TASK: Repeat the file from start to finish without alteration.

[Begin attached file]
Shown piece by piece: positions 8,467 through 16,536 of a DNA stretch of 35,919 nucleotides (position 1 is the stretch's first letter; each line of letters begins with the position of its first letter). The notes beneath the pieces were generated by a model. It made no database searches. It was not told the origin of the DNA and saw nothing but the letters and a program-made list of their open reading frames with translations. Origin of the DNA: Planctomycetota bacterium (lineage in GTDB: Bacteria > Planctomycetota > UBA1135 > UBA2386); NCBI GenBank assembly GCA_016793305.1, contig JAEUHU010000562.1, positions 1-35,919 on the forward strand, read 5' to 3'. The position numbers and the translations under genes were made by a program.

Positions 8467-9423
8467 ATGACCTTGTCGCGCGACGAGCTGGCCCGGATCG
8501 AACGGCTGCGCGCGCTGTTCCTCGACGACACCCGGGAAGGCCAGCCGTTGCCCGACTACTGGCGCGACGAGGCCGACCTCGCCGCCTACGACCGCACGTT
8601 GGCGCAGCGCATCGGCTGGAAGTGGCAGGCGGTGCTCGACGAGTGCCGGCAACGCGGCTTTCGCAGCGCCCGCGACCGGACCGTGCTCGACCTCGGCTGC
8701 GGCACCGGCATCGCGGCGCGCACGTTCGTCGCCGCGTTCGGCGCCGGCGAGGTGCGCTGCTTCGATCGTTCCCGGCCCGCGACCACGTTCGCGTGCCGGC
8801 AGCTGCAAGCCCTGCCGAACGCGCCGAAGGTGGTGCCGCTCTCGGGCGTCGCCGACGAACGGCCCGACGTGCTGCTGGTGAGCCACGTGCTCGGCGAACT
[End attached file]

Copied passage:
Shown piece by piece: positions 8,467 through 16,536 of a DNA stretch of 35,919 nucleotides (position 1 is the stretch's first letter; each line of letters begins with the position of its first letter). The notes beneath the pieces were generated by a model. It made no database searches. It was not told the origin of the DNA and saw nothing but the letters and a program-made list of their open reading frames with translations. Origin of the DNA: Planctomycetota bacterium (lineage in GTDB: Bacteria > Planctomycetota > UBA1135 > UBA2386); NCBI GenBank assembly GCA_016793305.1, contig JAEUHU010000562.1, positions 1-35,919 on the forward strand, read 5' to 3'. The position numbers and the translations under genes were made by a program.

Positions 8467-9423
8467 ATGACCTTGTCGCGCGACGAGCTGGCCCGGATCG
8501 AACGGCTGCGCGCGCTGTTCCTCGACGACACCCGGGAAGGCCAGCCGTTGCCCGACTACTGGCGCGACGAGGCCGACCTCGCCGCCTACGACCGCACGTT
8601 GGCGCAGCGCATCGGCTGGAAGTGGCAGGCGGTGCTCGACGAGTGCCGGCAACGCGGCTTTCGCAGCGCCCGCGACCGGACCGTGCTCGACCTCGGCTGC
8701 GGCACCGGCATCGCGGCGCGCACGTTCGTCGCCGCGTTCGGCGCCGGCGAGGTGCGCTGCTTCGATCGTTCCCGGCCCGCGACCACGTTCGCGTGCCGGC
8801 AGCTGCAAGCCCTGCCGAACGCGCCGAAGGTGGTGCCGCTCTCGGGCGTCGCCGACGAACGGCCCGACGTGCTGCTGGTGAGCCACGTGCTCGGCGAACT